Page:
• Organizational Communication.
  • Persuasion and Social Influence.
  • Rhetoric.
  • Small Group Communication.
  • Verbal Communication / Langauge.

What jobs hire communications majors?

Graduates with a Communications Degree Have the Best Job Opportunities

  • Public Relations Specialists
  • Meeting/Event Planners
  • College Alumni and Development Officers
  • Media Planners
  • Social Media Managers
  • Human Resources Specialists
  • Business Reporters
  • Health Educators

Is there a test I can take to see what career is best for me?

The Career Personality Profiler is a comprehensive, scientifically validated career test that assesses both your interests and personality traits in order to help you find the right career for you, including real-world careers, industries, and college majors.

How much money can you make with a degree in communications?

According to the BLS, the following occupations pay well for communication majors in 2019: market research analyst ($71,570 per year), technical writers ($76,860 per year), and public relations specialist ($70,190 per year).

How do I become a communications manager?

A bachelor’s degree and work experience in a related field are required to become a communications manager, with a degree in communications, marketing, or public relations being the most relevant. Most people in this field gain experience in PR or marketing before moving up to a management position.

Is media and communications a good degree?

Media communication studies is a popular major because of its versatility; it can lead to jobs in a variety of industries. Students pursuing a media communication degree frequently attend networking events and internships, and many schools provide career placement services for recent graduates.

Is a communications degree hard?

There are always questions about what Communications majors do and what types of jobs you can get with a Communications degree (we can do anything). Communications is just as difficult as any other major, but some people confuse difficulty with enjoyment.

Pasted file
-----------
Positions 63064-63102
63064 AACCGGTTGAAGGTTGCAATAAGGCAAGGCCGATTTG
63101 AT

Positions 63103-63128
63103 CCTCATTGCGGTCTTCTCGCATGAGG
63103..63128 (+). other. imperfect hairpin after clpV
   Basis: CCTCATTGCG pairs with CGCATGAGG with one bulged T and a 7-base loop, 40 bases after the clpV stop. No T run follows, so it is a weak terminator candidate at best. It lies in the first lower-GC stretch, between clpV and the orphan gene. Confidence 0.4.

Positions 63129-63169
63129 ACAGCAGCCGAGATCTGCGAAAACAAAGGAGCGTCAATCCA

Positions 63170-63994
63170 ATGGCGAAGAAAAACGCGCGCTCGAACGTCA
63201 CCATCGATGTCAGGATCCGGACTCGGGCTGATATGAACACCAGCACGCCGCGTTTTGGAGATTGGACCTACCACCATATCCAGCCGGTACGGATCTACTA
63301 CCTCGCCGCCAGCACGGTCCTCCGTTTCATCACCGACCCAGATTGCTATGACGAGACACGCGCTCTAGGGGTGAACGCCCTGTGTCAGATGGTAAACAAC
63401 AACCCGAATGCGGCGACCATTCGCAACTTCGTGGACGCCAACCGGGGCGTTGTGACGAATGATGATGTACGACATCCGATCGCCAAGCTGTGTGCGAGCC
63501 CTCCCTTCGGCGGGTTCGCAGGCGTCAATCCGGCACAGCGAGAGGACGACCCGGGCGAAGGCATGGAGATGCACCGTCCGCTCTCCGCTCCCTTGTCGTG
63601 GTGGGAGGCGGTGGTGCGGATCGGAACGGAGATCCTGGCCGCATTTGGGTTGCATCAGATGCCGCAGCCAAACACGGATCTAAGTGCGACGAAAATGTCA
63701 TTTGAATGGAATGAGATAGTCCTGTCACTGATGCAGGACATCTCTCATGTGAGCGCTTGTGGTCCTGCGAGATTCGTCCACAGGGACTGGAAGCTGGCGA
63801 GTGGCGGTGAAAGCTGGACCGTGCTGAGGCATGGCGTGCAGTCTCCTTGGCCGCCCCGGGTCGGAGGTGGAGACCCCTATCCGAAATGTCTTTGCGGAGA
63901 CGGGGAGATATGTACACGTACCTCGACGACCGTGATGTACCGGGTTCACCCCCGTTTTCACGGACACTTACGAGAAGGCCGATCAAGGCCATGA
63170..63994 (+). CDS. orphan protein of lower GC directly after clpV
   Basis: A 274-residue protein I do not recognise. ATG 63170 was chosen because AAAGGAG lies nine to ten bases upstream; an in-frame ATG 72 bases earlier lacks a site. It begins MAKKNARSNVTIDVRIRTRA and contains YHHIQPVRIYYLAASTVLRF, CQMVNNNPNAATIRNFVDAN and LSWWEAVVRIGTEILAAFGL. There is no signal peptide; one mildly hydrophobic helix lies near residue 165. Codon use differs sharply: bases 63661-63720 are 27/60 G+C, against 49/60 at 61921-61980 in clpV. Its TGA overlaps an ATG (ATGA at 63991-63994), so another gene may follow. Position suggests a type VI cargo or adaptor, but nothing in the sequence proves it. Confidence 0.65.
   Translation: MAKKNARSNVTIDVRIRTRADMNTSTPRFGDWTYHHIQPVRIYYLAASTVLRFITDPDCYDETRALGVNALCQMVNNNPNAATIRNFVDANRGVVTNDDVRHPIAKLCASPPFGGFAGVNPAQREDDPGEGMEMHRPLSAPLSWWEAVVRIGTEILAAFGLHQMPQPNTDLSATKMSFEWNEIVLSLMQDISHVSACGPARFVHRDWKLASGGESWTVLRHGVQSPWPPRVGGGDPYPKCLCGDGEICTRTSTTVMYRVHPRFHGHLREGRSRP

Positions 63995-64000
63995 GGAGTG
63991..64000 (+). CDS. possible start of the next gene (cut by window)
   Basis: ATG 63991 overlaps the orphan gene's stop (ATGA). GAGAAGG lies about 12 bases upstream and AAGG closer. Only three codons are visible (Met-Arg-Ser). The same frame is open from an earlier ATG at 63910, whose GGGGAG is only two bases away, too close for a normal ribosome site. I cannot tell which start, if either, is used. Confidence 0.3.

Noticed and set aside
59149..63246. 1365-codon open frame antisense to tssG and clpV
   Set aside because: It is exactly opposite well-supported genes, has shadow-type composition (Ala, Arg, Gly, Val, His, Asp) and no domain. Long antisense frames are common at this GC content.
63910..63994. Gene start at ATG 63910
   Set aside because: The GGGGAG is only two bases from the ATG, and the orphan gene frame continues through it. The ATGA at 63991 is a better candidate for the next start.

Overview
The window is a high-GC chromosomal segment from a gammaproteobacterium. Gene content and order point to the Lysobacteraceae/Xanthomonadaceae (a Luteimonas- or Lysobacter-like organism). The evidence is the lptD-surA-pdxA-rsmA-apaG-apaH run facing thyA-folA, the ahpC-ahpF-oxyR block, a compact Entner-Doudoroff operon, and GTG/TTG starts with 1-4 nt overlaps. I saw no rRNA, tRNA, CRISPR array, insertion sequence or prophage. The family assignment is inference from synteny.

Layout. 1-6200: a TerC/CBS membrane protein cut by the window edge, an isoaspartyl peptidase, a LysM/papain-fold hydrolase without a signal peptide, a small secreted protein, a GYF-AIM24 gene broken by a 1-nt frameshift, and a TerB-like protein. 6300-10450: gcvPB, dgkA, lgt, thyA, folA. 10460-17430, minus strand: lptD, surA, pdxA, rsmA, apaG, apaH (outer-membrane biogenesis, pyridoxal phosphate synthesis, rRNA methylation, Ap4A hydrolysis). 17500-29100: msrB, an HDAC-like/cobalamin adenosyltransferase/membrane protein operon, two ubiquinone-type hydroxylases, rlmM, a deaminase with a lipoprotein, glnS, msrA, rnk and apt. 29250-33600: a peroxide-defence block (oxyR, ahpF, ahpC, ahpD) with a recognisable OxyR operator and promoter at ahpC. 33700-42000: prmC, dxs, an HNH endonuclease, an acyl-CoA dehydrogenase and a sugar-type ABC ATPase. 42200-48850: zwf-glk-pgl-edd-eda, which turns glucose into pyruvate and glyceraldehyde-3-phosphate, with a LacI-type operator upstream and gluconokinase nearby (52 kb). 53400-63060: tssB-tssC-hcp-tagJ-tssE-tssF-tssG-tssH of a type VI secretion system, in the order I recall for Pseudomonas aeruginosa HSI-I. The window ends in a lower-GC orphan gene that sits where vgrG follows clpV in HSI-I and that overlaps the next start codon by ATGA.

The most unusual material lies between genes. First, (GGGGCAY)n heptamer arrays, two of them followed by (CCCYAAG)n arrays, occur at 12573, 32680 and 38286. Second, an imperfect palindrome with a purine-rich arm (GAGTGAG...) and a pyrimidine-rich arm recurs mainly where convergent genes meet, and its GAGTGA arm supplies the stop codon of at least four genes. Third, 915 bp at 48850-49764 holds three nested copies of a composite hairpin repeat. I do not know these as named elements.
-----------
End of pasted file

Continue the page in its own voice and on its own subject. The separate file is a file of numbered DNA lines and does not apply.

How do you know what degree to get?

The following is a step-by-step guide to picking a major:

  1. Consider the Future.
  2. Choose the Right School.
  3. Give Yourself Time.
  4. Get Help.
  5. Spot Any Disadvantages Before Choosing a Major.
  6. Change Your Mind.
  7. Do a Reality Check.

What is the most useless degree?

Several websites have compiled a list of the most useless degrees.

  • Anthropology / Archaeology.
  • Communications / Mass media.
  • Criminal justice.
  • Education.
  • Ethnic and civilization studies.
  • Fashion design.
  • Film, video, and photographic arts.
  • Film, video, and photographic arts.

Is English a good major?

It is beneficial if you want to pursue a career that requires good writing or critical thinking; law school is probably the most lucrative option, but an English degree allows you to do a lot of writing (marketing, journalism, copy reading, advertising, and so on).

Is communications an easy major?

#7: Communications A communications major is less difficult because it does not require advanced science, math, or writing coursework, and communications majors earn an average of $60,000.